Not many things remain impossible in this day and age. Just a few days ago, Google maps had nothing more than white expanses of nothingness in the name of North Korea. The only thing labeled was the capital city, Pyongyang. It was easily understood as North Korea is one of the most secretive areas of the world and has almost nil interaction with the outside visit. Not anymore though. Google has rectified the problem and there is now quite a detailed map available of the country!
The map is a culmination of years of data collected from "citizen cartographers" using the Map Maker that allows users to submit their own data, which is then fact-checked and altered by other users.
This has now changed. The new map labels everything from Pyongyang’s subways, hotels, hospitals and department stores. The near miraculous update has come just weeks after the visit to North Korea of Google Executive Chairman Eric Schmidt, who toured the country. Google however terms Schmidt’s visit unrelated to the event.
The volunteers worked on the map from outside of the country, beginning from 2009. They used information that was already public, compiling details from existing analog maps, satellite images, or other Web-based materials. Much of the information was already available on the Internet.
Hwang Min-woo, a 28-year-old South Korean who contributed to the North Korea map, said he began working on it after trying to use Google Maps on a trip to Laos four years ago and finding it inadequate.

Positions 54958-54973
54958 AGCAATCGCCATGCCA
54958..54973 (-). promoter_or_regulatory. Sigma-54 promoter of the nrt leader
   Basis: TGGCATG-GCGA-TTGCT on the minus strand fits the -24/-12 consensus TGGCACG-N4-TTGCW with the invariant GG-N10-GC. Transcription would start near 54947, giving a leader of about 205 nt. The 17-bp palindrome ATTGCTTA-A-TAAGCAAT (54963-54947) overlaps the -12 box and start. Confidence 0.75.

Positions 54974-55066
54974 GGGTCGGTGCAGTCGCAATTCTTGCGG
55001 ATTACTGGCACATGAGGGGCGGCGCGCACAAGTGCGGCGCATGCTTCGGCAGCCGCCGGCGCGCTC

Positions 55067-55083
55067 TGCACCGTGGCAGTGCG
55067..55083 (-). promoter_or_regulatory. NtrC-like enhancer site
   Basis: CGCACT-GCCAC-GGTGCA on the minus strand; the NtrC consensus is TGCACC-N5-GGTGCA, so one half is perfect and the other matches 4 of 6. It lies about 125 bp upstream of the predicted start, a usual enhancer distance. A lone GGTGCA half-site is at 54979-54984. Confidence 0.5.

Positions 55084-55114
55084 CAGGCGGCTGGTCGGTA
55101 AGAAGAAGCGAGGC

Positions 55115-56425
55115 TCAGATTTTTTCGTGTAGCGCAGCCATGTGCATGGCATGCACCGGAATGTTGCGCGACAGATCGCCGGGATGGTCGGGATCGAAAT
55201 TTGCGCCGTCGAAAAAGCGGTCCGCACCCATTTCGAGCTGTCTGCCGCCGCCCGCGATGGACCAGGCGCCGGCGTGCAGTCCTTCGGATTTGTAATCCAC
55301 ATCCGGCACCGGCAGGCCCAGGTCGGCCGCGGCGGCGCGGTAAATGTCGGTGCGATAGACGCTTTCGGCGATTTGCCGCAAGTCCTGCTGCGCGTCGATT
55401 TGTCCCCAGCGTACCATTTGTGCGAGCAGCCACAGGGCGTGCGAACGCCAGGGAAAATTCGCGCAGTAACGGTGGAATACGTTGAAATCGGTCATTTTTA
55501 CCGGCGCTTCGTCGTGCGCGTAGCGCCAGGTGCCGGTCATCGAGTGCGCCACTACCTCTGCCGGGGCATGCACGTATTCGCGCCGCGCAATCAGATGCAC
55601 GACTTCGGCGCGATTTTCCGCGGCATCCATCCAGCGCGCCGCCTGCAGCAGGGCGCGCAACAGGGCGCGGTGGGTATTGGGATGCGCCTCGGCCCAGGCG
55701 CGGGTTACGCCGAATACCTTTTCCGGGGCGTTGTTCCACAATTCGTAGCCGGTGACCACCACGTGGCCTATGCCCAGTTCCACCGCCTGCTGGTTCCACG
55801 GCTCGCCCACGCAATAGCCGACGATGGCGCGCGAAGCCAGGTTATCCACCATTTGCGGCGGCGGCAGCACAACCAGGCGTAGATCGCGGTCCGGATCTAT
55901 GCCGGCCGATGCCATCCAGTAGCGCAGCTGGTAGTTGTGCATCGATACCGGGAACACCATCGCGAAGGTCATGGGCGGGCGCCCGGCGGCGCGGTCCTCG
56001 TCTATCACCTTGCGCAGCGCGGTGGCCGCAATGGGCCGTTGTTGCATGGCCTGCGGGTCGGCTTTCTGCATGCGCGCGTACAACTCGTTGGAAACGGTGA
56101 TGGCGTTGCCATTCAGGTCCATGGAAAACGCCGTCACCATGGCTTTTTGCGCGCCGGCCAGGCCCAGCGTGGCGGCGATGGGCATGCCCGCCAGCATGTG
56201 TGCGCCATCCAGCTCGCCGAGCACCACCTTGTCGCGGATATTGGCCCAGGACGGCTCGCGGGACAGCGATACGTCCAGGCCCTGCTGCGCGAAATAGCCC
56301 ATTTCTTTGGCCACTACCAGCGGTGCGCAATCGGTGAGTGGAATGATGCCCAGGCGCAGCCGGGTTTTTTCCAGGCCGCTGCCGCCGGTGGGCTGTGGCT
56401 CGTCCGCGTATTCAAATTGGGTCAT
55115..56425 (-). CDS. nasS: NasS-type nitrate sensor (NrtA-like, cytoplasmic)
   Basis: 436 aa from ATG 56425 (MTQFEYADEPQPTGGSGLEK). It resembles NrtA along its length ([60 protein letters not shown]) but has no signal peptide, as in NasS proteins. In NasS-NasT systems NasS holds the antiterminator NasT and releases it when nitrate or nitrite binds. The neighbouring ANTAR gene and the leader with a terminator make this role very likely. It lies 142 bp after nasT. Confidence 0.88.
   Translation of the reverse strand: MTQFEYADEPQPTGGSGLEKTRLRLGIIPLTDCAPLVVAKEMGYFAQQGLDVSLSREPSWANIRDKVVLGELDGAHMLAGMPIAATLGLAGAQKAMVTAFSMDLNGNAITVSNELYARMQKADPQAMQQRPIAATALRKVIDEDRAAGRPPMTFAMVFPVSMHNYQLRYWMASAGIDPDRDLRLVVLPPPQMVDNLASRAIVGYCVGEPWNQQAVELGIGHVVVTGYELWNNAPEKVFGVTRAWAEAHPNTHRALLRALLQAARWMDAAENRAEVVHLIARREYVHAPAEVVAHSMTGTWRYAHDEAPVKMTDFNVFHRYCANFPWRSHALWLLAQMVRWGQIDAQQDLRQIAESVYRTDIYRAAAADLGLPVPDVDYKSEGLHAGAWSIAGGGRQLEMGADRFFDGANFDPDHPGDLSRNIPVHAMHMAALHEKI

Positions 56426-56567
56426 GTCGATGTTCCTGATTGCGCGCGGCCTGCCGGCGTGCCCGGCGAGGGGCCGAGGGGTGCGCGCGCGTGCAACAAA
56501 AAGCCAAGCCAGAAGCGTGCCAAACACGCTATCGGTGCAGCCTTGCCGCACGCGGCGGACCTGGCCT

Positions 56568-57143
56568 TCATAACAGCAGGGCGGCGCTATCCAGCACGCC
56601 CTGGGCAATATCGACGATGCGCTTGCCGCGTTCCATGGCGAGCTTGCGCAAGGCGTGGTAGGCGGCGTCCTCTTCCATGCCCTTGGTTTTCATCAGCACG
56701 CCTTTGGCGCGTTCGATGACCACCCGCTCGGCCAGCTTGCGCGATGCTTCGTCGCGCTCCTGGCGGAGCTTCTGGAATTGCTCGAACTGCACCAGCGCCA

"I thought if I could fill in information on North Korea, it might be useful in an emergency or a tragedy if Google can provide a map for aid agencies," he said.
According to Sebastiaan van Oyen who works as a risk manager for a financial trading firm in Sydney,"I wanted to go to North Korea and because it was not yet mapped I decided to start mapping so I could at least see how easy it would be to travel within the country."
Also noticeable on an overview of the country’s map are a series of city-sized, grey-colored areas which, when zoomed in on, are identified as "re-education camps". As many as 200,000 people are estimated to be held in the North's detention system.
Groups and individuals involved with human-rights research on North Korea have used the satellite pictures to confirm the location of known camps and uncover the existence of new ones.
Google, in its blog post about the new North Korea map, acknowledged that the information is “not perfect.”
“We encourage people from around the world to continue helping us improve the quality of these maps for everyone”with the map-making program, Google said.
The map is unlikely to have an immediate influence in the North Korea but it could be an opportunity for the world to know more about North Korea and an opportunity for the North to open itself more to the outside world. Though not much in North Korea’s stance has so far given much hope, things have changed somewhat with Kim Jong Un.
The North has a domestic intranet, which is cut off from the rest of the world- allowing its very limited number of users to exchange state-approved information and little more. Access to the full use of internet is limited to a few hundred, maybe 1,000 people at most.
But it could prove to be beneficial for outsider analysts and scholars, providing an easy-to-access record about North Korea’s provinces, roads, landmarks, as well as hints about its many unseen horrors.
These maps will also prove to be especially important for the citizens of South Korea who have ancestral connections and even family living there.